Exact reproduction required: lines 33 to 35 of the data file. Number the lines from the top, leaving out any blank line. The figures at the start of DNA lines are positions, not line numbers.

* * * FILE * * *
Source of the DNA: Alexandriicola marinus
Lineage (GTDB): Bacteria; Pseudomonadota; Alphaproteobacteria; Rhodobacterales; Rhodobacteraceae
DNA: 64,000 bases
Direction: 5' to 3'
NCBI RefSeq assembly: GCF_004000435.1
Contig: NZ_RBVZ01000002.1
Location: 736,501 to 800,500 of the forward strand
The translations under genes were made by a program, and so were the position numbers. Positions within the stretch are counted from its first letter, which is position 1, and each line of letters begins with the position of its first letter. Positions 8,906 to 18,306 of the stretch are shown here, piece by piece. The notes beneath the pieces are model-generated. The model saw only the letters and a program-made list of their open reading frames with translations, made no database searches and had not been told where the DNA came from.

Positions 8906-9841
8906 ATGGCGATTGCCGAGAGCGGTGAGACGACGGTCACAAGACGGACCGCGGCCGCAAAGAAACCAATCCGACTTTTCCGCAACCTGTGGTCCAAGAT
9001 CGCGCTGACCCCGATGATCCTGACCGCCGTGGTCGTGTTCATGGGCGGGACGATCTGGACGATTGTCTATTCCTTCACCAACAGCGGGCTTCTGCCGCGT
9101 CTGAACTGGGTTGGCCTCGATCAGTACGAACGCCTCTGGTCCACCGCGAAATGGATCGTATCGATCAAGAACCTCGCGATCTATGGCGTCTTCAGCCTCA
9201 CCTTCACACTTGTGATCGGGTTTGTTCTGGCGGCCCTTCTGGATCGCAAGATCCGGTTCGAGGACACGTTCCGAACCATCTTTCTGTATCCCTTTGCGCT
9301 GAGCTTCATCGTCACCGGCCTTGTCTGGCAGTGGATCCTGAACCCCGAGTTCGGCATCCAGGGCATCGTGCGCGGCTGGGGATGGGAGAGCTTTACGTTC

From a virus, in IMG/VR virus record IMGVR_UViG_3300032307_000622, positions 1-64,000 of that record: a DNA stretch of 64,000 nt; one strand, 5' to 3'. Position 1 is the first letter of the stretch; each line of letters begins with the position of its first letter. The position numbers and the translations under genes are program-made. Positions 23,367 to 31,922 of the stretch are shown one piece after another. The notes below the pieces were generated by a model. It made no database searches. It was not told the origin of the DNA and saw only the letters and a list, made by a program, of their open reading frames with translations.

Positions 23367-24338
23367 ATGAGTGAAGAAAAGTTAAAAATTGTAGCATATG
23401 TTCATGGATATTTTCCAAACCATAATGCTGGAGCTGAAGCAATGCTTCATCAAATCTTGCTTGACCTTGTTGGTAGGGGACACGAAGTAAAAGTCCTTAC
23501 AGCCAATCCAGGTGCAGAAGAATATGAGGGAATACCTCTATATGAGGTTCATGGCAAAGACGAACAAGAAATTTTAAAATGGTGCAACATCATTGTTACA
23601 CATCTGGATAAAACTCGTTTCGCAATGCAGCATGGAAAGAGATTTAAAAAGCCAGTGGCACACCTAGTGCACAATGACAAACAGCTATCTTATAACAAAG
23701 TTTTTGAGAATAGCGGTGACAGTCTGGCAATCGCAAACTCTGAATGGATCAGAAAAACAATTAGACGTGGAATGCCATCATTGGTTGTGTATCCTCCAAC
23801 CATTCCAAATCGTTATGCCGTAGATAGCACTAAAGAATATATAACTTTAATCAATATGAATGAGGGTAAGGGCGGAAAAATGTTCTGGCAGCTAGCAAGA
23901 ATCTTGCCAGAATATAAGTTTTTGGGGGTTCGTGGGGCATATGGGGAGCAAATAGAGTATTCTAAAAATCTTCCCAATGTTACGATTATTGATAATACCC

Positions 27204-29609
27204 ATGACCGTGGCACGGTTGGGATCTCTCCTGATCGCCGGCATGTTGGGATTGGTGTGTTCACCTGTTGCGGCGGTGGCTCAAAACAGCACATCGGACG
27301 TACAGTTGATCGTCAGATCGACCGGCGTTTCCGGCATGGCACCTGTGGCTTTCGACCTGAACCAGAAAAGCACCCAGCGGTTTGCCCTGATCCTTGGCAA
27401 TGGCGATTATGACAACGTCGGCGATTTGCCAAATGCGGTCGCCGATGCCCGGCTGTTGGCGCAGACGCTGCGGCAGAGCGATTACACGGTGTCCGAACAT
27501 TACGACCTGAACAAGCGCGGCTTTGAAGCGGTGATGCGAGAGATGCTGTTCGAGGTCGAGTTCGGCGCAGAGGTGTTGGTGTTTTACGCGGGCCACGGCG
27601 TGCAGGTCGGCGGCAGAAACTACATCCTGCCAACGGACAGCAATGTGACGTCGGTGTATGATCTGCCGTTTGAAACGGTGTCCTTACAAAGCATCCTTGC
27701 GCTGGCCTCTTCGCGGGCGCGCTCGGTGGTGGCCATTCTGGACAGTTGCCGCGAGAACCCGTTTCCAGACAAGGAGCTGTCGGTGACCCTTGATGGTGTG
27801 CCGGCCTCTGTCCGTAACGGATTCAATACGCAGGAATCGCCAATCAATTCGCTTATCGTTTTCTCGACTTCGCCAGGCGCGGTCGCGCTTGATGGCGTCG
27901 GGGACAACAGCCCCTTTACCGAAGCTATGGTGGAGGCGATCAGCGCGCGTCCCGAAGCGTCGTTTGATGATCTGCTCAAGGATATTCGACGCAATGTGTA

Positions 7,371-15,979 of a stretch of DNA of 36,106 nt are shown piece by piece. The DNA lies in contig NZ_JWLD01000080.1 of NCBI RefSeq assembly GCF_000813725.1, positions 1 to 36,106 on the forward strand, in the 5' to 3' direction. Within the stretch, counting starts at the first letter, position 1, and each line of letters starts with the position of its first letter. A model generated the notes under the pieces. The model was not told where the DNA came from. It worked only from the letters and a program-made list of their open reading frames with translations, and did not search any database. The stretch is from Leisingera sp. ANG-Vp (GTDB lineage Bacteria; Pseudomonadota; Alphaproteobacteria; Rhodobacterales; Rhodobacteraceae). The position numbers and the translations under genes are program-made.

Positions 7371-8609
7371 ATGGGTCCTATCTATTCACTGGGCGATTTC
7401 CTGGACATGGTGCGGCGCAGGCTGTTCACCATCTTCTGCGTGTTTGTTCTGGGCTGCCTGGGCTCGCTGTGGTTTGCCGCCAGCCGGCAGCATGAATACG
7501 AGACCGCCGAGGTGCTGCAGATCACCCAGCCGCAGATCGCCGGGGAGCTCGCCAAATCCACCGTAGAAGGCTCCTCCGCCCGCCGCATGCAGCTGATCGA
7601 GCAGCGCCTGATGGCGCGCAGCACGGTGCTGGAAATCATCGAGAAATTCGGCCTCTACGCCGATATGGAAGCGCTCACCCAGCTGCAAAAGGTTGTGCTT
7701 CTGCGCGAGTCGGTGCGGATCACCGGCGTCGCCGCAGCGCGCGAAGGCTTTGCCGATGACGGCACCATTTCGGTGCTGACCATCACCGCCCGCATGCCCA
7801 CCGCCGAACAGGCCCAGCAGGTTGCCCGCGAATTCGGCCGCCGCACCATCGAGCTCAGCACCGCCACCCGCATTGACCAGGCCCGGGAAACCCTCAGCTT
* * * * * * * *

Positions 7,371-15,979 of a stretch of DNA of 36,106 nt are shown piece by piece. The DNA lies in contig NZ_JWLD01000080.1 of NCBI RefSeq assembly GCF_000813725.1, positions 1 to 36,106 on the forward strand, in the 5' to 3' direction. Within the stretch, counting starts at the first letter, position 1, and each line of letters starts with the position of its first letter. A model generated the notes under the pieces. The model was not told where the DNA came from. It worked only from the letters and a program-made list of their open reading frames with translations, and did not search any database. The stretch is from Leisingera sp. ANG-Vp (GTDB lineage Bacteria; Pseudomonadota; Alphaproteobacteria; Rhodobacterales; Rhodobacteraceae). The position numbers and the translations under genes are program-made.

Positions 7371-8609
7371 ATGGGTCCTATCTATTCACTGGGCGATTTC